When I bit into it, I tasted the thinly crisped exterior, then into a cooked, slightly meaty layer. But that layer only lasted about 2 millimeters into my bite. Then the lobe of liver bursted – literally – into a world of wonders. It had the texture between melted brie and the silkiest tofu – rich, creamy, smooth. Unlike the delicate flavor of monk fish liver, the grilled chicken liver was powerful, assertive, and full of life. While a piece of foie gets pan-seared carefully, these chicken livers were touched by wild flames and were re-birthed gloriously – straight into my belly.

A slight squeeze of lemon and a tiny sprinkle of chili pepper brought the sweetness of the liver even further, rounding the flavors perfectly. It was such a delightful experience from two not-too-tiny skewers of chicken livers. And yes, I ate them all. By myself. I’m not ashamed.

Bonus dish: the grilled pork belly skewers. It was firm and meaty, with tiny ribbons of fat in between. Delicious, and oddly refreshing; not something one would expect when the phrase “pork belly” was in the order. Yummy plus plus!

Next up on my Chotto experience: grilled cow tongue! They unfortunately ran out for the day – by 7PM! It seems that weird eats is in vogue here by the bay.

Chotto | 3317 Steiner Street | San Francisco, CA 94123 | 415.441.2223

Pâté de Campagne.

1 May

I entered Cafe des Amis looking to enjoy some roasted bone marrow on toasted points and a cool terrine of trotters. It would be savory, delicious, and perfect paired with a nice glass of white on this warm, rare sunny San Francisco day. But alas, Cafe des Amis had failed me. My dream dishes could not be found on their brunch menu, which apparently replaces their lunch menu on weekends. How ridiculous – the French don’t even brunch!

Determined to begin my blog despite the little hurtle, I settled for something still slightly odd from the every day chicken and rice/meat and potatoes: an order of pâté de campagne.

For many, the word pâté calls for the famously creamy, liver-based pâté de foie gras. Though, pâté really just stands for a mixture of ground meat and fat minced into a spreadable paste, with optional addition(s) of herbs, spices or wine. For pâté de campagne, it is of the French farmhouse variety, usually made of coarsely chopped pork with garlic and herbs. Also known as country pâté.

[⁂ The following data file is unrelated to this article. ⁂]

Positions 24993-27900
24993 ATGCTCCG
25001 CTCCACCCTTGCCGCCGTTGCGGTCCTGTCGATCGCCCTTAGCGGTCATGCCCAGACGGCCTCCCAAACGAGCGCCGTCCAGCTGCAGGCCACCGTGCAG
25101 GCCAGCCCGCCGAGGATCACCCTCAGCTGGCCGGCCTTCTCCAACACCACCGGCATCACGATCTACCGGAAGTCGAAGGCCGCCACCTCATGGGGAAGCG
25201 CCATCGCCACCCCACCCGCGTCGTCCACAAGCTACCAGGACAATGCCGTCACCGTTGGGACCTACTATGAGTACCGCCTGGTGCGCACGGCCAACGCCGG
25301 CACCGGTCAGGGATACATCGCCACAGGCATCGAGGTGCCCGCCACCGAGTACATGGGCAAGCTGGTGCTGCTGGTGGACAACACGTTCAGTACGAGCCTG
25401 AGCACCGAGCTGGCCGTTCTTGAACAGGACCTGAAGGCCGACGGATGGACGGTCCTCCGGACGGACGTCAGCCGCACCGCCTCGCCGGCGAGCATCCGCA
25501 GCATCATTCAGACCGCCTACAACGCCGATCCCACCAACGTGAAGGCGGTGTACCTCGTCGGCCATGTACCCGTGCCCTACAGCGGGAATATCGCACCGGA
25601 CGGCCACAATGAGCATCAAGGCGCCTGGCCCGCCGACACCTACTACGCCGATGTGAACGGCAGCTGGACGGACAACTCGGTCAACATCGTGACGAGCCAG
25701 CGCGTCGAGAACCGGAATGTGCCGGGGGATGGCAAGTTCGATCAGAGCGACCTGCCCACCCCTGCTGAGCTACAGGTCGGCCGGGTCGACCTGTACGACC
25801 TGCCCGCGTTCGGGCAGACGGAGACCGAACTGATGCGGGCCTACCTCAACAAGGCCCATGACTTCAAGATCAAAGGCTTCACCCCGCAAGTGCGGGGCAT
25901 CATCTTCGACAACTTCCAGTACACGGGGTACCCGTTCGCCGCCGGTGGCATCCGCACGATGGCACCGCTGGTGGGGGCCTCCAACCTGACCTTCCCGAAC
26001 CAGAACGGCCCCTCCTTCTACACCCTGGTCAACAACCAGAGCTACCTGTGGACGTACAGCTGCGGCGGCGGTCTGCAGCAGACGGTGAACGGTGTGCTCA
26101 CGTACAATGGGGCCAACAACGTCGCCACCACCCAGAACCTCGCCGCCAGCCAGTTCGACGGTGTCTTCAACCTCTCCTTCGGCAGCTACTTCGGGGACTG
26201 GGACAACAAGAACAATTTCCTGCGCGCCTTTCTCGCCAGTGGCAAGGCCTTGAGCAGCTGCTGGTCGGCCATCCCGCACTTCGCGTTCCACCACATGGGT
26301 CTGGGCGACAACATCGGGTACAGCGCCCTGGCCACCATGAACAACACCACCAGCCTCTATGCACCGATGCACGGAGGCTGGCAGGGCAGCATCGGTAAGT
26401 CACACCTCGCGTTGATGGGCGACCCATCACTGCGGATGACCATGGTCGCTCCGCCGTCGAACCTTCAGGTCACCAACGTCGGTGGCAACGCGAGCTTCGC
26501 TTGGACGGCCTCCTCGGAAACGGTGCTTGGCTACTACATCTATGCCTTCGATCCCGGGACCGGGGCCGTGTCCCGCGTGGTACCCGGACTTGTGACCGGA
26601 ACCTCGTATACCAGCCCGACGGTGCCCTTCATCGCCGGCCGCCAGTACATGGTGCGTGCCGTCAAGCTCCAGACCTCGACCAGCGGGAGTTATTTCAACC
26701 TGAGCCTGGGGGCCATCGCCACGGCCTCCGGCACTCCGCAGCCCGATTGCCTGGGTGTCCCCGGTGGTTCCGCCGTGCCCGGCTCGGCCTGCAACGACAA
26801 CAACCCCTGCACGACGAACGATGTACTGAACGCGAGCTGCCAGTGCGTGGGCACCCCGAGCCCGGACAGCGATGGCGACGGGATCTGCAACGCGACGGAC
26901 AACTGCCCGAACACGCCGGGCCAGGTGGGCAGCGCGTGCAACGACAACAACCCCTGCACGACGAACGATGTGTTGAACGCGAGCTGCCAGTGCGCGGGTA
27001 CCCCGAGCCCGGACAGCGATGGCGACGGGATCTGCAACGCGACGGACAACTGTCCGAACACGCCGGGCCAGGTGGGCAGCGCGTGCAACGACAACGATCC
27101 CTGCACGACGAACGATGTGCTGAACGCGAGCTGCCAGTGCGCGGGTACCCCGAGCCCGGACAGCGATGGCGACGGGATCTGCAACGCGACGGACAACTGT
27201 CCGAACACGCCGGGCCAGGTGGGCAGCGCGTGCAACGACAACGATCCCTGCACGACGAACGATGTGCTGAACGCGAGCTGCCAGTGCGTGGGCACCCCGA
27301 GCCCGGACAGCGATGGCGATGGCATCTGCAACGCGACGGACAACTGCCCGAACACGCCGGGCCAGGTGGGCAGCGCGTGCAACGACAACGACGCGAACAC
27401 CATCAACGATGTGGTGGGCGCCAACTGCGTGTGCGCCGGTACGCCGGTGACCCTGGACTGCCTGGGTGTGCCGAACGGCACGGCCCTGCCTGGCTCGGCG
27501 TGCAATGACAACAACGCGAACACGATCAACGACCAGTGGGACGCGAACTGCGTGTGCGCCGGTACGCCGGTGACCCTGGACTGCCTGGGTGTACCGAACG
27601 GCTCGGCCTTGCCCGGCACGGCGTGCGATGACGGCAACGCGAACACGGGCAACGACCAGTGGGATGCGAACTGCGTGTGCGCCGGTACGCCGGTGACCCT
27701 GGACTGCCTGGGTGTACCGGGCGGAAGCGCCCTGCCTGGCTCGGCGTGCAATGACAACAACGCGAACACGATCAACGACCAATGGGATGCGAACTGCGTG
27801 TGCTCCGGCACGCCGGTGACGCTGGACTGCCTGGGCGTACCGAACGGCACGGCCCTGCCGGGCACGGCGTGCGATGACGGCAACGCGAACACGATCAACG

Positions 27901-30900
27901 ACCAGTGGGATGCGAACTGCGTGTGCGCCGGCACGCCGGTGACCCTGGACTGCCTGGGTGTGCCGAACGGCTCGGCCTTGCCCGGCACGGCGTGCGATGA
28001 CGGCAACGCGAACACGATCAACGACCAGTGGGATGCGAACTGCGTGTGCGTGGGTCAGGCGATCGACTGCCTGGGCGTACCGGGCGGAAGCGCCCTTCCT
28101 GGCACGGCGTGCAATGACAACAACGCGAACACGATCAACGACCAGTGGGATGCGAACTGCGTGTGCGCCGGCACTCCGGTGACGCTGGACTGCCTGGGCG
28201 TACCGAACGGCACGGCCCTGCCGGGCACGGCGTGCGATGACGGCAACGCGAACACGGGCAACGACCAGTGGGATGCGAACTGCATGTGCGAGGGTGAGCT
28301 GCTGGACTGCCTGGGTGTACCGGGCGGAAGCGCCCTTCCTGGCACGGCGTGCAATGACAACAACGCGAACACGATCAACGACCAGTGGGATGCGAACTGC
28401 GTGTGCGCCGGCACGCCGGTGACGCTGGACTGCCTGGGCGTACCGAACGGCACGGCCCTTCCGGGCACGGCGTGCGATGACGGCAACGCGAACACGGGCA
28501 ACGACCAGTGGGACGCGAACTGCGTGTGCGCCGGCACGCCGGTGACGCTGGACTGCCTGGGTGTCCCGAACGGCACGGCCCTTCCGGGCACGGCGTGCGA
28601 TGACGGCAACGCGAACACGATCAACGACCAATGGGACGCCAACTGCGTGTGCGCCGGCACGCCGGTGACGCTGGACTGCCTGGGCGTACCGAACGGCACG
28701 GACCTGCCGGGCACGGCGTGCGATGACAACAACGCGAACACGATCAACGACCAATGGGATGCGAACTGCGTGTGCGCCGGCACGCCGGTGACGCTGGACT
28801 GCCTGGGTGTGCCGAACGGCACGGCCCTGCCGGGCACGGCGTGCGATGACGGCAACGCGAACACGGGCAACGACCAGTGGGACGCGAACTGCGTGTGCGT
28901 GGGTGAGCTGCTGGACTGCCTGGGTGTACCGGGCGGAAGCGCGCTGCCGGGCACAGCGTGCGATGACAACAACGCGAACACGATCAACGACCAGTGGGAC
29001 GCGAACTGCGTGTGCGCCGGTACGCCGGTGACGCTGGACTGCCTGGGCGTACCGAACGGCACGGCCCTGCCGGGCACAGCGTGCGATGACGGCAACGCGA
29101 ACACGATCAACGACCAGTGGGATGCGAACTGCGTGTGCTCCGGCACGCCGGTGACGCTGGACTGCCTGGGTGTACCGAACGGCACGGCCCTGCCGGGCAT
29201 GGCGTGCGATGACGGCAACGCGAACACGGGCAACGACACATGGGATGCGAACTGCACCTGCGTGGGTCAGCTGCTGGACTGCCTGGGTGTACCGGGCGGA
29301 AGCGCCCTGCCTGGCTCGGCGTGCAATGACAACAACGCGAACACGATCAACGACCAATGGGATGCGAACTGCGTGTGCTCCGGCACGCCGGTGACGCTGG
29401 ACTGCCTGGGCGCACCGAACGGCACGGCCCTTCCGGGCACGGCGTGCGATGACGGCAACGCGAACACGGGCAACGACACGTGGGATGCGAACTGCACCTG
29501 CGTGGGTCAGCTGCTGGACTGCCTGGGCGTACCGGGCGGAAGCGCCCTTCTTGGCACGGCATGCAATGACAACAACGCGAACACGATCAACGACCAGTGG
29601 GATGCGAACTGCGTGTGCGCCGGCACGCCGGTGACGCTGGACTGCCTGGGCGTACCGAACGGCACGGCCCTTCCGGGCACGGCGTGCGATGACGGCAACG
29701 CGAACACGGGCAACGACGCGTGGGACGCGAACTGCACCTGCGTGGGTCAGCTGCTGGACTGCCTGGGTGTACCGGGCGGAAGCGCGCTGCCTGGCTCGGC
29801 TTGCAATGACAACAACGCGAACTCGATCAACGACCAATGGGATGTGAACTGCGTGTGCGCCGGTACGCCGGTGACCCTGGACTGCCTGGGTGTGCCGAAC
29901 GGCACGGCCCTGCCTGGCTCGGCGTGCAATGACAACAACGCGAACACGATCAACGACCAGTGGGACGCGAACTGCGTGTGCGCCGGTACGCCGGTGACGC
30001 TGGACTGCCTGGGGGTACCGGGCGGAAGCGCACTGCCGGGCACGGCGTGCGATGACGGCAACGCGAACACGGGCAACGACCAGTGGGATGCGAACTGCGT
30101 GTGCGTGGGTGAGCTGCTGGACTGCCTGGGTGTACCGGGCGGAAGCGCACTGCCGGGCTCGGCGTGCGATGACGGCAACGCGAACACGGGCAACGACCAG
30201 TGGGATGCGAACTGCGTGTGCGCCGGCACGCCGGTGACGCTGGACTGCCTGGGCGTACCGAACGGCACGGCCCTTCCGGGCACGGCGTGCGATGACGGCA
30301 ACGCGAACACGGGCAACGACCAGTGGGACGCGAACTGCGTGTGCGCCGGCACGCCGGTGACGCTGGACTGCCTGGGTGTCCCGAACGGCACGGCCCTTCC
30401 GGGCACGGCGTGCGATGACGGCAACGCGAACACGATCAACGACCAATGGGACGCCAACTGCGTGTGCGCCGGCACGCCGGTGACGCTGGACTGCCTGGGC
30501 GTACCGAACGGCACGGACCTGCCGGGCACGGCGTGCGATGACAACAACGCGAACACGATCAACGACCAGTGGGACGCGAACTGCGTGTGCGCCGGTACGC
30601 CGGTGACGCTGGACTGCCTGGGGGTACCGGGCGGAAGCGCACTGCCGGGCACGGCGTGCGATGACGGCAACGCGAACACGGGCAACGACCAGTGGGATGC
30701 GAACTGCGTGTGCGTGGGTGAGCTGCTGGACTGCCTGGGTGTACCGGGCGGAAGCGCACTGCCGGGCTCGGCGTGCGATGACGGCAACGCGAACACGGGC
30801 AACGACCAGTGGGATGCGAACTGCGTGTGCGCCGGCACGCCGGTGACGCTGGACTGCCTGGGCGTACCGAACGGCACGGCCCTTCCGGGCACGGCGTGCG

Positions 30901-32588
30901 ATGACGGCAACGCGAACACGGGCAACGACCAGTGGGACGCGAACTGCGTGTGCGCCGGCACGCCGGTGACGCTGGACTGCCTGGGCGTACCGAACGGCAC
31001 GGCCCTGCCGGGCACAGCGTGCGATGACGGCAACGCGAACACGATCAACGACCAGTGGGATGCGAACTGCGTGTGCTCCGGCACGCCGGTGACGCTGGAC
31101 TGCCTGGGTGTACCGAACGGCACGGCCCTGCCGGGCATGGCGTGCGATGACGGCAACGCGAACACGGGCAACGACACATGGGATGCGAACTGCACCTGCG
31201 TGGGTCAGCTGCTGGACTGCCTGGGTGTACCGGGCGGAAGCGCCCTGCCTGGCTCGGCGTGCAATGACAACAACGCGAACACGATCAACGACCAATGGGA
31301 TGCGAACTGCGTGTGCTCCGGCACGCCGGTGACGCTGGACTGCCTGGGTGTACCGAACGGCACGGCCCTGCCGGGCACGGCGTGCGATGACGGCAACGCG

The pâté de campagne at Cafe des Amis was made of pork shoulder. It came with pickled onion, small florets of cauliflower and dill pickles, ready to be spread on slices of warm, buttered toast.

The pâté, topped with sprinkles of green chives, was rich and meaty. Tiny white specs of garlic visible within the pink. The taste by itself was almost savory sweet instead of salty. The fat made it perfect to be paired with the pickled goodness.

I ate the dish two ways: with pickled cauliflower, then with pickled onion and a small dollop of mustard.

The cauliflower provided a soft, al-dente crunch. Paired to the tiny florets of tanginess, the pâté came to life on top of the buttery toast

The pickled onion, on the other hand, was some of the best pickled onions I’ve had. Equally tangy as the cauliflower but with a subtle sweetness, the little pink slices of heaven (likely pickled with red wine vinegar) packed a nice punch. Topping the pâté with a bite from the mustard, it was a simple yet lively ballad. Oh yum.

This sort of made up for the lack of bone marrow spread. Though now, as I write, I recall my last encounter at Zaré at Fly Trap: towering roasted bones arrived with a long silver spike that helped you poke out this rich, dark, savory marrow to be spread on crunchy toasted points with a sprinkle of fleur de sel…


Cafe des Amis: 2000 Union Street | San Francisco, CA 94123 | 415.563.7700